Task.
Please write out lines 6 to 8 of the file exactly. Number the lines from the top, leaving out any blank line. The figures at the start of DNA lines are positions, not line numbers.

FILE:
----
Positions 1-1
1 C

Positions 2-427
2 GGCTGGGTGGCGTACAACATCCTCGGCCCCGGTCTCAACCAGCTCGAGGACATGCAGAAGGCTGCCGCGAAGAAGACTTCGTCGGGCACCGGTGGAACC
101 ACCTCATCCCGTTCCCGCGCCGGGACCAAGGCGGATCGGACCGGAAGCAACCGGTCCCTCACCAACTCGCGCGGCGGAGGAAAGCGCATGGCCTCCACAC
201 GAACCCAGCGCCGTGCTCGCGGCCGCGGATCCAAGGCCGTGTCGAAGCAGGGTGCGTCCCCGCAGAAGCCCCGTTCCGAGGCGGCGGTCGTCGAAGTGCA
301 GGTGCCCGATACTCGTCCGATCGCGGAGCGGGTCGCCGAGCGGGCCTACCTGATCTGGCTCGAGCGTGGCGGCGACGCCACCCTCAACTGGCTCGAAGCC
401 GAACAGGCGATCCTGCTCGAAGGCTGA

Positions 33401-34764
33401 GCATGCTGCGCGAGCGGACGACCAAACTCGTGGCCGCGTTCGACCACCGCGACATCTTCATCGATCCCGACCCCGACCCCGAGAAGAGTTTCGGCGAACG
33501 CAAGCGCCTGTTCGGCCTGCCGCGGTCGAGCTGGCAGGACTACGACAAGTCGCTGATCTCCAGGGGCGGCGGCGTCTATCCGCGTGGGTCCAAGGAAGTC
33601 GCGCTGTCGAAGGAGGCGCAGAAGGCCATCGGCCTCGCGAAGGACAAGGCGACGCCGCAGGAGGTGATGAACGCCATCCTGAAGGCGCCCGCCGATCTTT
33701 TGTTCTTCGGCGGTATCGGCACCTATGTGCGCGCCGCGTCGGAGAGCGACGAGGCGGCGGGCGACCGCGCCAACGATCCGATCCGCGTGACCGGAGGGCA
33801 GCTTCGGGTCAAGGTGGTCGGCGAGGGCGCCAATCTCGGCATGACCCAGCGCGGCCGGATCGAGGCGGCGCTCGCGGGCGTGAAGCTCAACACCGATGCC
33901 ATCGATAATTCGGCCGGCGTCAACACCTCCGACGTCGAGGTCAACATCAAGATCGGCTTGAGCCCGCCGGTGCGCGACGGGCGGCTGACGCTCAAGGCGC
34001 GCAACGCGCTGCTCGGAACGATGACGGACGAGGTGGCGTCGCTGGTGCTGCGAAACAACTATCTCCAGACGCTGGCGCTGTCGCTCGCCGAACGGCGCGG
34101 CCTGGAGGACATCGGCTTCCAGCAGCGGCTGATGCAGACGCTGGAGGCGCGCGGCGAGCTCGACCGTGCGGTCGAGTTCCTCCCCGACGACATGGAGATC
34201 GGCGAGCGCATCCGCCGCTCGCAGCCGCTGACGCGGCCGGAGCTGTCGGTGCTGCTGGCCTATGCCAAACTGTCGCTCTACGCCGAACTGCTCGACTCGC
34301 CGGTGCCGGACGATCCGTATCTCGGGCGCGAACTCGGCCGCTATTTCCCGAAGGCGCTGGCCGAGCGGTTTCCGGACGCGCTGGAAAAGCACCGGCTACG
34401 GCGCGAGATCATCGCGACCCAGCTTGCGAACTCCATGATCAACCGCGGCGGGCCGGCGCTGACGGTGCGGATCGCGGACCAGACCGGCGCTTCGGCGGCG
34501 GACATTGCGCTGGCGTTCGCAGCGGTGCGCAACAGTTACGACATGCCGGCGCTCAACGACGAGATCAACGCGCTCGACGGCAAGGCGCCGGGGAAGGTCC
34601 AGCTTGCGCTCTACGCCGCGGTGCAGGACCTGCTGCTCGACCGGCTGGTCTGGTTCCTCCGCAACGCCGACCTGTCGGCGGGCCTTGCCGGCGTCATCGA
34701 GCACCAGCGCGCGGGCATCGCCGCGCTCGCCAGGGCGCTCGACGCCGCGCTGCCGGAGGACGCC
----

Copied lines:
201 GAACCCAGCGCCGTGCTCGCGGCCGCGGATCCAAGGCCGTGTCGAAGCAGGGTGCGTCCCCGCAGAAGCCCCGTTCCGAGGCGGCGGTCGTCGAAGTGCA
301 GGTGCCCGATACTCGTCCGATCGCGGAGCGGGTCGCCGAGCGGGCCTACCTGATCTGGCTCGAGCGTGGCGGCGACGCCACCCTCAACTGGCTCGAAGCC
401 GAACAGGCGATCCTGCTCGAAGGCTGA